An objection I usually hear when discussing with practitioners about using rigorous impact evaluation techniques is “…but these evaluations cost a lot of money”.
I always answer that the cost of an evaluation does not depend on the method, but mainly on whether or not you need to collect primary data (I was glad to hear Paul Gertler responding in the same way during a recent meeting at the IDB). So, if you want to do quantitative research and use micro-data, you may end up needing a good amount of resources, because collecting data (good data) is expensive.
However, data, as all information, has very high production costs, but usually very low re-production costs. That is, once produced, cleaned and properly organized, data can be used for many other purposes than the one for which they were originally collected.
Micro-data are nowadays collected by a variety of organizations and for a variety of reasons.
First and foremost, statistical institutes collect censuses and surveys for statistical purposes, but they rarely use them for econometric analysis. Other public and private organizations also collect a significant amount of valuable statistics and administrative records.
Financial supervision authorities collect data on access to finance. Authorities that monitor the use of natural resources collect data on agricultural production and farmers. Customs authorities collect data on imports and exports.
Social security agencies and tax authorities collect data on workers and firms. Most of the time, these datasets can also be merged among them, because they often use the same codes to identify individuals and firms.
Although the cost of using these datasets is much lower than collecting new data, other “costs” should be considered when one plans to use them.
These data are always protected by confidentiality agreements between the data-recipients and the information providers.
Therefore, their use requires agreements between the user and the recipients to guarantee that this confidentiality is not violated.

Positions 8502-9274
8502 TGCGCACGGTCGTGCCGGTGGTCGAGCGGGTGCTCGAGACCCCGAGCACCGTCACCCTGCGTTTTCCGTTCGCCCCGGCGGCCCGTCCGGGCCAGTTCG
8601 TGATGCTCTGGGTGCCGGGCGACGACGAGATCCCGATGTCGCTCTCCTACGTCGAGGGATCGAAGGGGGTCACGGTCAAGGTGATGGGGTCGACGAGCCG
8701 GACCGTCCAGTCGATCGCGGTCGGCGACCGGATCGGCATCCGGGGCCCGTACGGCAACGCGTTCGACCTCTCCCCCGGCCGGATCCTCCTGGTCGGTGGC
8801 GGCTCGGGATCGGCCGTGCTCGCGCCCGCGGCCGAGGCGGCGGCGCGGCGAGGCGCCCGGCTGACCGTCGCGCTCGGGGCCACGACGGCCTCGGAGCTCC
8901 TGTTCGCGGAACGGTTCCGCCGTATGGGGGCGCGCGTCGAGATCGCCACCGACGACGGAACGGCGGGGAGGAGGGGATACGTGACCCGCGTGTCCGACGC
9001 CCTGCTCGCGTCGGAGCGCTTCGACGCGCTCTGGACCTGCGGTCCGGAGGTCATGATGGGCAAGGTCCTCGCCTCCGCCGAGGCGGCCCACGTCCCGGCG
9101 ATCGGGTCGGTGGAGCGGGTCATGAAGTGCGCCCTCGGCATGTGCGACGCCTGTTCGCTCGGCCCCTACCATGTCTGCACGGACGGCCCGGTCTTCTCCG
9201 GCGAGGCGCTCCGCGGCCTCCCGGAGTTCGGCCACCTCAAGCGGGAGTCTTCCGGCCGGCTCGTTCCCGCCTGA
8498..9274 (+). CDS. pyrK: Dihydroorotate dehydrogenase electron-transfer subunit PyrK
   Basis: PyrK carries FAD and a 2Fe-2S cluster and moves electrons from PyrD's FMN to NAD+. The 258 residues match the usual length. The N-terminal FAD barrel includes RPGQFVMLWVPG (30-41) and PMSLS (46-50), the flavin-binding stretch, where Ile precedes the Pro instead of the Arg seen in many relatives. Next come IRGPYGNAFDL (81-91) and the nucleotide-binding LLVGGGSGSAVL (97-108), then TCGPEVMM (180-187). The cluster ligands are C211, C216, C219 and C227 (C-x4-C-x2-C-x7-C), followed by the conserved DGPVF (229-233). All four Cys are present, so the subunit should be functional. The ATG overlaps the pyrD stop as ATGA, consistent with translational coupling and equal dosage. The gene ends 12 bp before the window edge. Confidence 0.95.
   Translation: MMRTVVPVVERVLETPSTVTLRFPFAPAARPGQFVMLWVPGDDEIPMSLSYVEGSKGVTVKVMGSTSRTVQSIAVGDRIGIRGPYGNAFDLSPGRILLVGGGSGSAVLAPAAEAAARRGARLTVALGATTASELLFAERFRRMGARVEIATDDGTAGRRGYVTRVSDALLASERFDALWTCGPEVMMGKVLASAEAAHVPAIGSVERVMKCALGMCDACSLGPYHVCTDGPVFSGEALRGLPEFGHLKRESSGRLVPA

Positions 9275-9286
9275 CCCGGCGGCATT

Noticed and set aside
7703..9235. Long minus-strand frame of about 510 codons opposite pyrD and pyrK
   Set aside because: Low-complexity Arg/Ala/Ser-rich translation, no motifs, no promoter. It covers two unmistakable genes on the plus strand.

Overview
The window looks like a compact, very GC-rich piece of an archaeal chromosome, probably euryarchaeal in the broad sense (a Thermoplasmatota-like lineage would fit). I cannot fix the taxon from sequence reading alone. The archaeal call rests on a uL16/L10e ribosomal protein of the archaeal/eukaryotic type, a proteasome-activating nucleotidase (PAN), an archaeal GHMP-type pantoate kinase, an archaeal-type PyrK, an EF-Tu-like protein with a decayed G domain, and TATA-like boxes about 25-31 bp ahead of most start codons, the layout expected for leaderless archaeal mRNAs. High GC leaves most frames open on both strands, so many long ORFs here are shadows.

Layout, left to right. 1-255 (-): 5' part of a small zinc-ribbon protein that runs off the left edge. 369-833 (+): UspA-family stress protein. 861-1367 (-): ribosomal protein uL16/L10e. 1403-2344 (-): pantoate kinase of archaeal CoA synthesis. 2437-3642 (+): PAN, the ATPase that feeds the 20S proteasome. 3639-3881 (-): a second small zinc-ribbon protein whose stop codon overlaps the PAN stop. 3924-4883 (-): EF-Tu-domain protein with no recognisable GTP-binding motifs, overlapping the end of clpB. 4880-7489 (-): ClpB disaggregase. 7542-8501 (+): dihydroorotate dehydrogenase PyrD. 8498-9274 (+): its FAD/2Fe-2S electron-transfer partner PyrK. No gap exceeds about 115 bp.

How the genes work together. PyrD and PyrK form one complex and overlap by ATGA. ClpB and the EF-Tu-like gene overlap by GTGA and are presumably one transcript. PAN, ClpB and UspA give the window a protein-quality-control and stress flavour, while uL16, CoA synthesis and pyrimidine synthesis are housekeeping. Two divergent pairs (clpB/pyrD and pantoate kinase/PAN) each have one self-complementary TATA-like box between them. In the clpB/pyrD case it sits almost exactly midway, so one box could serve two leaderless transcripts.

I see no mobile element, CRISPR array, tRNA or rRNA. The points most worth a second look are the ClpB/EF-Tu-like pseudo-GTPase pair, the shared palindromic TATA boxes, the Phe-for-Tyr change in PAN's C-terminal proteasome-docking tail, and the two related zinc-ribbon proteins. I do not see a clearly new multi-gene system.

These agreements imply restrictions on:
(i) the type of information accessible to the user (firms’ identifiers and names are never provided),
(ii) the modality of use (sometime the users are asked to work in-situ, i.e. through systems under the direct control of the recipients) and
(iii) the type of results that can be published (aggregate results only, i.e. nothing that can reveal information on individual firms or households).
Yes, there is a real “island of misfit toys” for evaluators out there. Valuable datasets that could be used for evaluation and monitoring purposes often sit in the servers of organizations that ignore most of their potential uses.
Don’t get me wrong. I am not advocating for data driven evaluations, which would imply focusing on studies for which data are already available or, even worst, limiting the evaluation questions to those that can be answered with existing information.
I am simply suggesting that before starting a new data collection one should have thorough review of the existing data and ask herself what can be done with them.
In the last few years, I had the opportunity to work on a series of impact evaluations based on secondary data. In the next posts, I will review some of these discussing the specific challenges related to the use of these sources of information.